Even more mind-boggling is the fact that, rather than being put off the notion of running such distances because of the health dangers, people instead raise monuments to the memory of Pheidippides by staging "marathons" and even the International Spartathlon race, which has its athletes running over purportedly the same 147.2-mile route from Athens to Sparta. To no surprise, some modern extremists in the realm of fitness have either met the same premature end as their Grecian counterpart (such as the author and running guru Jim Fixx) or suffered a host of ailments that are not compatible with long-term health and survival. The scientific literature is filled with data that strongly make the case that long-distance runners are much more likely to develop cardiovascular disease, atrial fibrillation, cancer, liver and gallbladder disorders, muscle damage, kidney dysfunction (renal abnormalities), acute microthrombosis in the vascular system, brain damage, spinal degeneration, and germ-cell cancers than are their less active counterparts.
Unaware of the anabolic/catabolic relationship, or that the pursuit of fitness can result in decidedly negative health consequences, most people still associate fitness (or exercise) with health. Instead of recognizing health as a delicate balance of opposite yet interrelated processes, they believe it to be something that is expressed across a broad continuum that never caps out. They assume there are increasing degrees of "better" health, as opposed to picturing health as the absence of disease. In reality, fitness and health are not extrinsically linked; as one goes up, the other does not necessarily go up with it.
With the correct modality of exercise, health and fitness can in fact track along together, at least to a point. However, simply performing physical activity can create a physiological situation whereby fitness levels rise, but health actually declines. This is the consequence of attempting to drive a level of specific metabolic adaptation for fitness that results in an imbalance between the anabolic and catabolic states.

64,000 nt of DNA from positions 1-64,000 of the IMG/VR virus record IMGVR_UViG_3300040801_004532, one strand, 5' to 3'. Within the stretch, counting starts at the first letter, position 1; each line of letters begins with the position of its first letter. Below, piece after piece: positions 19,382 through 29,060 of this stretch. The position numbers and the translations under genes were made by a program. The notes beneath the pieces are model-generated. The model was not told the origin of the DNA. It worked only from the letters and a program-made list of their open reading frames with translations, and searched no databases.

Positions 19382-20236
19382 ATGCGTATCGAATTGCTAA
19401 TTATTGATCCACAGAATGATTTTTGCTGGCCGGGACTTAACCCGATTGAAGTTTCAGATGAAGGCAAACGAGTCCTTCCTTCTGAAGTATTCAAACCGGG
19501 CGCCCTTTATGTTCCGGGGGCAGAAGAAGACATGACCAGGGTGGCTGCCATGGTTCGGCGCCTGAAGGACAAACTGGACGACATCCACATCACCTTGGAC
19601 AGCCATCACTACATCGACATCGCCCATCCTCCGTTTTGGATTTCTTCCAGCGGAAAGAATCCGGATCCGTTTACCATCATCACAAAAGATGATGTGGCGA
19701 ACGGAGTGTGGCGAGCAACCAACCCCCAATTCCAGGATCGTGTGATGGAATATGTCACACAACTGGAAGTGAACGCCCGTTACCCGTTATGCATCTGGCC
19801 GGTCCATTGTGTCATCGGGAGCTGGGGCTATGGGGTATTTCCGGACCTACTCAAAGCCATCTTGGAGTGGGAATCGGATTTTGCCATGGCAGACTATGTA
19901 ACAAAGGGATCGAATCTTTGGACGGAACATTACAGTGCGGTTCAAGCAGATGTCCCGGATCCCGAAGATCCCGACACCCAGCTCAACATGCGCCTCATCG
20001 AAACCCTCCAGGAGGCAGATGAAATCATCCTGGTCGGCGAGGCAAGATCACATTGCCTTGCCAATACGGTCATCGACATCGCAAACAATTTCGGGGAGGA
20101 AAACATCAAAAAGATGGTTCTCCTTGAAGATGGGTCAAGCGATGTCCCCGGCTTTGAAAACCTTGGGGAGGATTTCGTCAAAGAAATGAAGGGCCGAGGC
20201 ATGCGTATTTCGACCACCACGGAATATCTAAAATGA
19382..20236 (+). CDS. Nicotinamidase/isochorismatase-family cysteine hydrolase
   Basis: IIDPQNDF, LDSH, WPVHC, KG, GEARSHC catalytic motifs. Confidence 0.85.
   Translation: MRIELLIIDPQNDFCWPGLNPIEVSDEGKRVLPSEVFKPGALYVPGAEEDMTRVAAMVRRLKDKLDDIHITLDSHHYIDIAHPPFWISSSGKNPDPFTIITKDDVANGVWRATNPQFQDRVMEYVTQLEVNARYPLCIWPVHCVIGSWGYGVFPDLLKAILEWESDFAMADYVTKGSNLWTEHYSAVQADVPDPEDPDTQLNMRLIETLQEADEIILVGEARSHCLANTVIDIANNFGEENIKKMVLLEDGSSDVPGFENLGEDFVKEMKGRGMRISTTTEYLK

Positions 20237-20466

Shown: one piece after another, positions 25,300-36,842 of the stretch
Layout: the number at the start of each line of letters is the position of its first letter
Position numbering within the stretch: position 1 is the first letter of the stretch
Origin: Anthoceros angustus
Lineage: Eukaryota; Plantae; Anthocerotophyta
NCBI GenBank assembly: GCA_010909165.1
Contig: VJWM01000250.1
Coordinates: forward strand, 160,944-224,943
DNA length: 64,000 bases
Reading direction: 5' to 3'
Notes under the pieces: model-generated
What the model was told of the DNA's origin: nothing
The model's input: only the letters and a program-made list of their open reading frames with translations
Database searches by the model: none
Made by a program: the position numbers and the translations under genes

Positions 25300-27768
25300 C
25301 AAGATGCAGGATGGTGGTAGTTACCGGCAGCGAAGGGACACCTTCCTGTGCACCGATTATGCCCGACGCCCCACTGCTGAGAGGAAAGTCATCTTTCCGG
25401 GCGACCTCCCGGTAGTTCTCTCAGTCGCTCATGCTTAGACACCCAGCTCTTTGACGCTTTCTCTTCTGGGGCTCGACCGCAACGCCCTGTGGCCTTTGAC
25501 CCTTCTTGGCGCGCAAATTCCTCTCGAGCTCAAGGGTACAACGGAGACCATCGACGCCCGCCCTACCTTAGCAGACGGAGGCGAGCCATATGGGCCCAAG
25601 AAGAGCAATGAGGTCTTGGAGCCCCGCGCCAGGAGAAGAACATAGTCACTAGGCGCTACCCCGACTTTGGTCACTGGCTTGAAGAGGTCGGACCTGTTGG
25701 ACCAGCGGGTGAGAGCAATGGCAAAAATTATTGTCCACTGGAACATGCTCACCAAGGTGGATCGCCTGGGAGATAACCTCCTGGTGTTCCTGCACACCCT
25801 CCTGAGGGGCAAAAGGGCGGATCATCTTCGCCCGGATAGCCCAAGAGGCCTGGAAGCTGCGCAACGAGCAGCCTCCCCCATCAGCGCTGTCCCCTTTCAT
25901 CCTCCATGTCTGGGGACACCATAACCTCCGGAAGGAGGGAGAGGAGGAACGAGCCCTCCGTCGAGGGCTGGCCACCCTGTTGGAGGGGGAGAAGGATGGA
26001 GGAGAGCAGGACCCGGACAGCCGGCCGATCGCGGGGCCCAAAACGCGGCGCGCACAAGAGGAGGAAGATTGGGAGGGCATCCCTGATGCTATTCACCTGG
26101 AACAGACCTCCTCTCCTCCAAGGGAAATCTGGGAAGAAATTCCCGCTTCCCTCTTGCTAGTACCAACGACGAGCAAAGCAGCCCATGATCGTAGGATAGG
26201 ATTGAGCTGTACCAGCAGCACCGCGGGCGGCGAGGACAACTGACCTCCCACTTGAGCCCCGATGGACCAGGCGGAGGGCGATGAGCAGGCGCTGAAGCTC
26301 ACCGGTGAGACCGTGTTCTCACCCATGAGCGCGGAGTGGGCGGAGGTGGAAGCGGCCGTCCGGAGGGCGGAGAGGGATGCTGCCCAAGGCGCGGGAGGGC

We evolved as an organism that had to expend energy to acquire energy. This was the work-based way by which we acquired food and shelter to survive. It required a minimal level of activity, with intermittent high levels of muscular exertion and intensity. A balance was struck between the catabolic state that was a by-product of the exertion necessary to sustain ourselves and the anabolic state of being able to rest and recoup the energy required to obtain the nutrition needed to fuel the activities involved in our survival.
Fast-forwarding to our present-day situation, rather than a food paucity, there is a food abundance, and laborsaving technology relieves us from needing to expend as much energy to obtain that nourishment. As a result, there has been a compromise in our health that is the exact opposite of the problem that the endurance athlete faces; that is, there is now a huge portion of the population whose physical activity is of such low intensity that catabolism doesn't occur to any meaningful extent. There is no mechanism by which to drive a physiological adaptation for health or fitness.
It has been assumed that physical activity, per se, is responsible for health enhancement, but that assumption is flawed at the core. Such "health" benefits as might occur result only from one's current activity levels being so subnormal compared with our species' DNA blueprint that even a slight increase in activity produces some improvement. Raising one's muscular effort from a near sedentary state to a level slightly closer to what our species' DNA has encoded over tens of thousands of years (and which has changed significantly only in the past forty or fifty years) is by no means an optimal route to health.